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Alleged Killer Of 2 GIs Killed In Iraq

A Jordanian who was responsible for slaughtering two U.S. soldiers last month was fatally wounded in a clash with security forces, a senior Iraqi official said Tuesday.

Diyar Ismail Mahmoud, known as Abu al-Afghani, was identified as the killer of the two soldiers, Iraqi National Security Adviser Mouwafak al-Rubaie told reporters. The two soldiers' mutilated bodies were found after they were taken prisoner following a clash near Youssifiyah.

A third American was killed in the clash.

Al-Rubaie did not say when Mahmoud was wounded or when he died.

The bodies of two soldiers from the 2nd Brigade, 101st Airborne Division were found on June 19 not far from a checkpoint on the Euphrates river south of Baghdad where they were abducted.

The discovery of Pfc. Kristian Menchaca of Houston and Pfc. Thomas Tucker of Madras, Ore. - both of whom were badly mutilated and at least one beheaded - came after exhaustive searches with thousands of soldiers fanning out in an area south of Baghdad known as the "Triangle of Death" because of frequent attacks.

A third soldier, David J. Babineau, 25, of Springfield, Mass., was found dead at the checkpoint where the soldiers were killed two days earlier.

The three had been assigned to the 1st Battalion, 502nd Infantry Regiment - the same unit as five soldiers and one former Army private who now face charges in the alleged rape and murder of a teenage girl in Mahmoudiya last March.

The Mujahedeen Shura Council, an umbrella of extremist groups, claimed in an Internet statement that the three soldiers were killed last month in retaliation for the rape-murder. U.S. officials say they have no evidence to substantiate the claim.

The killing of the Americans followed the June 7th death of al Qaeda in Iraq leader Abu Musab al-Zarqawi in a U.S. airstrike northeast of Baghdad. Mahmoud was a top al-Zarqawi lieutenant, al-Rubaie said.

Al-Rubaie also says security forces have detained the leaders of the Omar Brigade group, a wing of al Qaeda in Iraq that claims to have carried many deadly attacks throughout the country.

He identifies the group's leader as Jassim Mohammed, known as Abu Othman, his deputy Abu Aisha, in charge of financing the group, and Abu Ihab, in charge of recruitment. The fourth is Abu Islam, who is chief of religious affairs, al-Rubaie said.

"The Omar Brigade is one of the death squads," al-Rubaie said, adding that the group was responsible for the deadly bombing in Baghdad's eastern neighborhood of Sadr City on July 1 that killed 66 people.

Al Qaeda in Iraq announced last year that it had formed the Omar Brigade to fight the Shiite militias. The group claimed to have killed many Shiite militia leaders since then.

Al-Rubaie refused to say, for security reasons, where the alleged Omar Brigade suspects were detained. He says the operation was carried out by Iraqi and multinational troops.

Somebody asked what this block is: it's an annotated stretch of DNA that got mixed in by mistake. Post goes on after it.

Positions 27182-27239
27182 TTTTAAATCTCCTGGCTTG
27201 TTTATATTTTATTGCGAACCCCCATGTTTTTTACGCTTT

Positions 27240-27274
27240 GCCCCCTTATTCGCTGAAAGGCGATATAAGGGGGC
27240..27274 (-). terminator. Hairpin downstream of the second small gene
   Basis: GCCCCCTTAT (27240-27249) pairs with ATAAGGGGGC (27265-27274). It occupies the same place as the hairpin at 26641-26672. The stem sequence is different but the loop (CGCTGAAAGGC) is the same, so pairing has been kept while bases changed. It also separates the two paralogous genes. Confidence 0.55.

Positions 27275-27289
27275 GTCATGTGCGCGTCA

"This is a major blow to al Qaeda itself because this is a division that was trying to drive a wedge between Shiites and Sunnis," he said.

In other recent developments:

  • Nearly 6,000 civilians were slain across Iraq in May and June, a spike in deaths that coincided with rising sectarian attacks across the country, the United Nations said Tuesday.
  • Officials and witnesses say at least 53 people were killed and 105 wounded by a suicide bomber who struck Tuesday morning across the street from a major Shiite shrine in Kufa, hoping to line up work for the day. The attacker, driving a minivan, posed as an employer, had a group of job-seekers get in the van, which he then blew up. Iraqi Prime Minister Nouri al-Maliki, a Shiite, condemned the attack and promised to track down and punish those who planned it.
  • Also Tuesday, seven Iraqi police were killed and two were wounded in a bombing near Hawija.
  • U.S. military officials say three American soldiers were killed in separate attacks Monday - two in the Baghdad area and one in Anbar province west of the capital. At least 2,554 members of the U.S. military have died since the beginning of the Iraq war in March 2003, according to an Associated Press count.
  • In the first 17 days of July, at least 617 Iraqis were killed in war-related violence, at least 527 civilians and 90 police and security forces, according to an AP count. In the nearly two months since the unity government took office on May 20, more than 1,850 Iraqis have been killed, including at least 1,585 civilians and 267 security forces. The figures do not include insurgents.
  • Monday, dozens of heavily armed attackers raided an open air market Monday in a tense town south of Baghdad, killing at least 50 people and wounding about 90 others. Police say most of the victims were Shiites. A Shiite television report put the death toll at 72, but religiously affiliated stations often favor high-end estimates of casualties from attacks on their sects.
  • U.S. Commerce Secretary Carlos Gutierrez arrived in the Iraqi capital for meetings aimed at jump-starting the economy. Gutierrez signed an agreement with the Iraqis to encourage foreign investment, acknowledging that the country's deteriorating security made that goal a challenge.
  • In Tokyo, Japan's Kyodo News agency said the last Japanese troops left Iraq on Monday and arrived in Kuwait, ending its two-year mission here. Japanese troops began their pullout July 7 from a base in Muthanna province, which was transferred to Iraqi control last week.
  • Saddam Hussein and three co-defendants are on the 11th day of a hunger strike over demands for better security for defense lawyers but their health remains good, a U.S. military spokesman said Monday.